Othering is a term used to capture the ways we can dehumanise people different from us. By turning them into abstract entities, we can distance ourselves from them and make it easier to justify treating them poorly.

We often think of our social relationships in terms of groups – we have an ‘in group’ and an ‘out group’. The ‘in group’ are those we identify ourselves with. The ‘out group’ are those we identify ourselves against.

When we treat the members of the ‘out group’ as though they were less important than the members of our ‘in group’, we cast them as the Other.

This may not be conscious. Philosopher Simone de Beauvoir thought, “Otherness is a basic category of human thought”. As soon as we think about what something is, we think about the opposite – the Other.

But once we identify the Other, it can become easier to justify treating them in ways we wouldn’t usually. We can ignore, abuse, exploit, or persecute them without feeling guilty.

The Holocaust and the transatlantic slave trade was aided by Othering. In each case, the victims’ humanity became invisible because people focussed on what made them different.

The same vs different

Given this, it would seem like the solution to Othering would be to focus on what we have in common. But this isn’t a perfect solution. By disregarding people’s differences, we lose an important tool in discovering our personal identity. Oftentimes it’s our differences that make us unique.

When we look at people as being ‘like us’, it can help us empathise. But it can also be a little bit narcissistic. Instead of looking at the Other as someone unique, complicated and different, we treat them like a mirror. We try to find ourselves in different people instead of trying to see what defines them as them.

The philosopher Emmanuel Levinas thought the process of engaging with the Other and acknowledging the differences between us and them was the basis of ethics. All our theories, concepts and ideas about what to do and how to live start by acknowledging that we must engage with other people who are different from us.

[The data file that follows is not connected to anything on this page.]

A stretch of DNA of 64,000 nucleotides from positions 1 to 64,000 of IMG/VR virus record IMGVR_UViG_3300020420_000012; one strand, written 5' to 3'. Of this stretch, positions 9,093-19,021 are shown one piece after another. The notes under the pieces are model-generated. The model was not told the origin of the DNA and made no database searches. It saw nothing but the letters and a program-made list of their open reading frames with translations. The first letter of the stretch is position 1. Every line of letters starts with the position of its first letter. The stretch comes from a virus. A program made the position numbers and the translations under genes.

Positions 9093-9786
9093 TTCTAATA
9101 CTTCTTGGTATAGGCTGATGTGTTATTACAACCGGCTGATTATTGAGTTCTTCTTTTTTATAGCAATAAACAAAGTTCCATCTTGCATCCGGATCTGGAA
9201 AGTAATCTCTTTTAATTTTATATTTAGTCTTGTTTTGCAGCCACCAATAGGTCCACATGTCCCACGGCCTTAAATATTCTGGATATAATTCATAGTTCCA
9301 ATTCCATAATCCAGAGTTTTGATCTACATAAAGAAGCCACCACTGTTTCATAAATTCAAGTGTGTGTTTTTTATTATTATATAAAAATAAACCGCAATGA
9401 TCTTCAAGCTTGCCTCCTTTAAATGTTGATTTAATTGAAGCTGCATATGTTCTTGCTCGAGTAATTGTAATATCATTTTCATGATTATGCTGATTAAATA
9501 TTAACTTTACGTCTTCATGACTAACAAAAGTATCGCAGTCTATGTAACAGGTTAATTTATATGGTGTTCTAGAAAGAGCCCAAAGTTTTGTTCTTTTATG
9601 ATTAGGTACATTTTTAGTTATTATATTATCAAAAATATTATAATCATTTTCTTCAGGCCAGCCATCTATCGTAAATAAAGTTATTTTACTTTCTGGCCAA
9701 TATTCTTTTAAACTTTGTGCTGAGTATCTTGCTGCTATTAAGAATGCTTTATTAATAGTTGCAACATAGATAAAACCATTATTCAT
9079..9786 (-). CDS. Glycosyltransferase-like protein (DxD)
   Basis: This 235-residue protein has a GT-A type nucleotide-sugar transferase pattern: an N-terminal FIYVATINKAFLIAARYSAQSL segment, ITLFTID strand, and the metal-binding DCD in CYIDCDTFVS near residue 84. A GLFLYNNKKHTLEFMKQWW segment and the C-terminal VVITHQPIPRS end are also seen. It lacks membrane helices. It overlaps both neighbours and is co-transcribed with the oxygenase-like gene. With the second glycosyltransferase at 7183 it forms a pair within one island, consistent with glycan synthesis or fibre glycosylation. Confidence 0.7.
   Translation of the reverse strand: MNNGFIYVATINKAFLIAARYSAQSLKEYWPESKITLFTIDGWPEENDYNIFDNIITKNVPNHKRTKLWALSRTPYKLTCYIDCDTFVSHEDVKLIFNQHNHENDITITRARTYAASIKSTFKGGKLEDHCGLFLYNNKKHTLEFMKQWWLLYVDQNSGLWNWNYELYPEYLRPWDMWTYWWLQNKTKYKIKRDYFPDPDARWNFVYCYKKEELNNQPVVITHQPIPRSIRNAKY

Encountering the Other is difficult. The Other challenges our way of doing things, demands our attention, and holds us responsible for our actions. Their presence forces us to rethink our understanding of the way the world works. It’s much easier to overlook that difference by either looking for similarities or making those differences evil. It’s much more difficult to genuinely engage with them. Yet this is exactly what Levinas wanted us to do.

In fact, Levinas wanted us to look the Other in the face and see someone completely different from us. This way we start to recognise our ethical responsibility toward them, which is a really simple one: don’t hurt them.

This philosophy of the Other is powerful because it encourages us to rethink our attitude toward difference. It acknowledges there are real and sometimes insurmountable distinctions between us but tells us that’s okay.

Instead of getting caught up searching for what we have in common or stigmatising the things that set us apart, we should be open to learning from every individual we come across – no matter how much or how little of ourselves we see in them.

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